Everyone has a movie, maybe more than one, to which they are inexplicably attached. This movie probably isn’t good – not by a critical standard, anyway – but you love it without embarrassment. It does something for you, and you don’t know what, but you know it makes you feel like the world is a little bigger and maybe less tragic and more forgiving than it seems to be. where you stand. Most important: it brings you joy.
That movie, to me, is 1948’s The Pirate, a less famous Judy Garland film that still manages to show everything she’s about – everything she means to us – beautifully. Most of the stuff about it – the garish Technicolor, the limiting sets, the hats, the makeup – is ugly and off-putting, and even the song and dance numbers to which a by this point totally uninspired Cole Porter lent his talents are disappointing. (At one point, Porter rhymes “neurasthenia” with “schizophrenia.”) And yet it gets to the heart of something.
It’s a musical about what it’s like to be a weird girl in a universe that denies girls the power of sexual fantasy. It’s more than that, actually: it’s about that problem that leaps out of the private mind and into the mortifying and embarrassing realm of the public. And yet, for a movie about a kink, it’s oddly unashamed. It’s the rare Hollywood musical that sides with perversion in favor of a more traditional future for its heroine.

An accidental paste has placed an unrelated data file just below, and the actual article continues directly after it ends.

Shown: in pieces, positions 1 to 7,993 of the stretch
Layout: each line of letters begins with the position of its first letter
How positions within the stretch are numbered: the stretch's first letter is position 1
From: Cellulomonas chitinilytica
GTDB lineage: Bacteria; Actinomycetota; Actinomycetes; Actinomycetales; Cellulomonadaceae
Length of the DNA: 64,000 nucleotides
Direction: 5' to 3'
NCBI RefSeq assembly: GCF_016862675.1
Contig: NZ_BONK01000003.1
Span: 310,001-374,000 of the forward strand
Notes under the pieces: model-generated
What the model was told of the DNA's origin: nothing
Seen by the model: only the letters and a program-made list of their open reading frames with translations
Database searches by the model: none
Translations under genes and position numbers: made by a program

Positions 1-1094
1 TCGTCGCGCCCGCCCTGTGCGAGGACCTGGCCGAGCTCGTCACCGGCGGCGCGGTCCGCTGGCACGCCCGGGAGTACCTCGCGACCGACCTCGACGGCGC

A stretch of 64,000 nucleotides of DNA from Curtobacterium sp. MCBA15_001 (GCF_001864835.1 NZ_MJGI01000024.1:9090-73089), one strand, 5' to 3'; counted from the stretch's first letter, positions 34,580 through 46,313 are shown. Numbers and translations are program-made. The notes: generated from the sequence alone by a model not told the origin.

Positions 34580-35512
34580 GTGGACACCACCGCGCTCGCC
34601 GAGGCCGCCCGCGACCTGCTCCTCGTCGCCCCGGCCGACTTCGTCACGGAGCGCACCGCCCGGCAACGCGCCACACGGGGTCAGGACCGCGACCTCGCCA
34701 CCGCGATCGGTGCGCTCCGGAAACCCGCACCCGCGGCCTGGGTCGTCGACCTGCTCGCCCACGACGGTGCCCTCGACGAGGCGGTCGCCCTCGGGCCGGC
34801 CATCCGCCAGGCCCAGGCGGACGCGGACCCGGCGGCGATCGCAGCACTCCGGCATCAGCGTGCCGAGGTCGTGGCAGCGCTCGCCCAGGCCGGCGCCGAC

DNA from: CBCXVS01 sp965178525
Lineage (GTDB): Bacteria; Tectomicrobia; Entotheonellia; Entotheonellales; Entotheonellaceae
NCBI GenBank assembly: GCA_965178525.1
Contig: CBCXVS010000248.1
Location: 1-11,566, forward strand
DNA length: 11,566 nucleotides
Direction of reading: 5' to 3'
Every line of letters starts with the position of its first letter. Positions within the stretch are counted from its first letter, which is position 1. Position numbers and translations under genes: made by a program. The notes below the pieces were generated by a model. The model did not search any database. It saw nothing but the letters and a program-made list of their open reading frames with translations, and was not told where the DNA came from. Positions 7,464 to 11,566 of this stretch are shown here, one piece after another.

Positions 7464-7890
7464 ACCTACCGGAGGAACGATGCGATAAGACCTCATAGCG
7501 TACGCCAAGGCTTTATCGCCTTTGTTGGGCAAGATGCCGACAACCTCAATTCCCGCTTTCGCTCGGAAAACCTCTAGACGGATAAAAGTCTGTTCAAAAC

Originally written as a Lunt-Fontanne vehicle for the stage, the story is set in the golden age of piracy, where we meet Manuela, an upper-class girl living in the Caribbean. It is the day before her arranged marriage with the wealthy mayor of her town, Don Pedro, whom she has just seen for the first time. It doesn’t matter that Don Pedro is played by a truly unattractive Walter Slezak, because Manuela’s heart belongs to another man she’s never seen: the legendary pirate known only as Mack “The Black” Macoco, who goes looting, presumably looting and raping women at will.
The thought of this makes Manuela extremely hot, although she knows enough to be ashamed. “I realize that there is a practical world and a dream world,” she told her aunt very early on. “I will not confuse them.”
She doesn’t have to, because the world has other plans for Manuela. She convinces her aunt to take her to a port town so she can watch the sea before settling into a depressing life of never leaving home. Once there, she is beset by a group of traveling actors, foremost among them Serafin (Gene Kelly). you have ever seen in your life.
Here I have to mention that this is a movie about Gene Kelly’s butt. Most Gene Kelly movies talk about this at least a bit, but when you combine its effect with Manuela’s pro-kink developmental journey, it becomes a weirdly erotic movie where the weird but compelling sexual dynamic between its leads is fully realized. exposed. It’s an added treat that both of these leads are secret homosexuals, though neither of them were understood that way in 1948.